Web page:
Happy New Year!  Another year beginning, another year ending, resolutions to make, resolutions to break.  I’m not being pessimistic, just realistic.  In the past couple of weeks with the old winding down and getting ready to give way to the new, I’ve had several friends ask me if I still journal, and if so, what app I use.  

I have always jotted down thoughts here and there, since I was a kid and got my “First Diary”.  You remember those, right?  They were little books with a cardboard flap and a couple of flimsy keys that anyone with a pair of scissors or a paperclip could get into; but we were young, so we thought it was locked up tight.  But, how things have changed.  Well, sort of.  They still make those for the kiddies, but our adult selections are so much better.  Most of the ones you actually write in no longer have locks, and are made of leather, pleather, vinyl, card stock, etc. and can be found ruled, as a grid, or blank.   

Day One Icon

But, for those who have transitioned to the digital world, (wait for it…), there’s an app for that. (You had to know it was coming). Actually, there are a lot of apps for that now, and quite a few good choices. But the one that has won my heart is the award-winning Day One.  It is a truly wonderful app for Mac, and there is a universal companion app, which is an excellent standalone app in its own right, for the iPhone and iPad. 

It is incredibly easy to get started, and you won’t even have to read any how-to guides to get up and running.  Their tag line is “Record life as you live it”, and the app’s design makes it easy to do just that. The interface is simple, clean, and minimalistic. Data that is automatically entered includes date and time, location, weather, photo EXIF, activity (walking, biking, running), and music playing. There is tagging and Markdown support, as well as customized reminders that you can set to be sent daily or weekly at certain times. The app really shines with its organizational abilities, as you can view past entries using the calendar, maps, photos, timeline, and more. Day One’s Mac version has a nifty little Menu Bar quick entry feature where you can (just like it sounds) make an entry right from the Menu Bar without opening the application. That’s great for a quick notation, or even a longer one when you’re not attaching a photo. Automatic backups keep your data safe as well.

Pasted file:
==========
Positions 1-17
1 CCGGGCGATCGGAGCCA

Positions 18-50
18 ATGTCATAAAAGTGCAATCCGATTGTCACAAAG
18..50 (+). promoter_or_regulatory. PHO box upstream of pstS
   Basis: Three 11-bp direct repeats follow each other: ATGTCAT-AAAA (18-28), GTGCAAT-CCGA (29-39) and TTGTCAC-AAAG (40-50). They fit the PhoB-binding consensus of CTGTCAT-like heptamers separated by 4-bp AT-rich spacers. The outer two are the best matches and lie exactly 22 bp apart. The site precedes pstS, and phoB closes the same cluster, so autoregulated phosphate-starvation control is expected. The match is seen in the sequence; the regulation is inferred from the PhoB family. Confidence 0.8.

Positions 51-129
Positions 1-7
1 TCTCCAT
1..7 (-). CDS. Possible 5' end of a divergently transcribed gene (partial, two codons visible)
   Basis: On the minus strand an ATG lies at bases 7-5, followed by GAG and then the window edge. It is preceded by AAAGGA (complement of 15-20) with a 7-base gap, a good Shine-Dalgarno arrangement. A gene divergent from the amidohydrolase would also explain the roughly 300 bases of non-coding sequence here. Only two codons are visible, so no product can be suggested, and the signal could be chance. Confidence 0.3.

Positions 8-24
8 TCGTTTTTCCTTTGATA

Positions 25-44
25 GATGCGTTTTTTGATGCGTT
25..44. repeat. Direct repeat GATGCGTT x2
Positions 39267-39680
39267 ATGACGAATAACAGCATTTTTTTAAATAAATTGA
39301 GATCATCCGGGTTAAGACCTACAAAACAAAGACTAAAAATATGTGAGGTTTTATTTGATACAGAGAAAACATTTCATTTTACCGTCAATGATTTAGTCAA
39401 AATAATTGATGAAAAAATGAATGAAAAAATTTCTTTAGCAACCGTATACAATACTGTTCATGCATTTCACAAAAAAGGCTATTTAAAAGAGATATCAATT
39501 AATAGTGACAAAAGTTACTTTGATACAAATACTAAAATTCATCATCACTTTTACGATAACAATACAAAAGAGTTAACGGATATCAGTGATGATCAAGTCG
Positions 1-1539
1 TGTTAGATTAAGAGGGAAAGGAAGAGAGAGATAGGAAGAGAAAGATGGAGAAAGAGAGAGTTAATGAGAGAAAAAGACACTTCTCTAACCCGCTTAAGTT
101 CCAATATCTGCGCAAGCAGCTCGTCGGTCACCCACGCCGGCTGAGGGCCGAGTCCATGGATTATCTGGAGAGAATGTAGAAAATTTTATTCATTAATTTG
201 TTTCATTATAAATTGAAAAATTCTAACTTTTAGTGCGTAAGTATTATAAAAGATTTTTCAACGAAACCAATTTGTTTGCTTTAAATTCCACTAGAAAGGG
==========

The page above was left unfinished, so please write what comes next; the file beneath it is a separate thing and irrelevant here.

Your entries can be synced from your Mac to and across your iDevices using iCloud or Dropbox.  I will say that I tried to use iCloud, and I really wanted to use it to save my rapidly filling Dropbox space.  But, I kept having issues with it, and in the end, it was just easier to disable iCloud syncing and go with Dropbox.  I haven’t had the first issue since the switch.  

Entries can be shared by emailing to friends and family or posting to social media sites such as Twitter and Facebook. Day One also creates individual webpages at dayone.me for any entires you want to publish. I’ve seen examples of it used for almost anything you can imagine, for typical writing and journaling, for research, for reviewing books, movies, and other media, as a work journal and timekeeper, as a travel and mileage log, as a prayer book and inspirational guide, and much more. 

I must say that it is a joy to use Day One.  I use it for jotting quick notes about events or captioning a photo, as well as making more personal longer entries or capturing special events. I’ve also been using it to log geocaching adventures, as well as ideas for my own devious geocaches to hide.  Give it a try and let me know what you think.  

You can get more information about Day One at its website here.  The Desktop version for Mac is available thru the Mac App Store for $9.99 and the Universal version for iPhone, iPad, and iPod Touch is $4.99. Now go jot down all your resolutions, then use Day One to write about them. Once you start using it, you’ll be likely to continue.  Enjoy!

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Cool Stuff that Siri can do for You

June 12, 2013 at 12:48 pm (Apple, How-to, iDevices, iPhone/iPod Touch, Productivity) (, , , , )

You may already be a seasoned professional when it comes to using Siri, but there are always more goodies you can add to your bag of tricks. When Siri first became available on the iPhone, one of the first things I asked was “What can you do for me?” and Siri tossed up a handful of suggestions. Back then, they were fairly simple things like calling people, sending texts, and setting reminders. Siri has evolved in the nearly two years that we have been using her assistance. There are a lot more things you can outsource Siri to do for you now.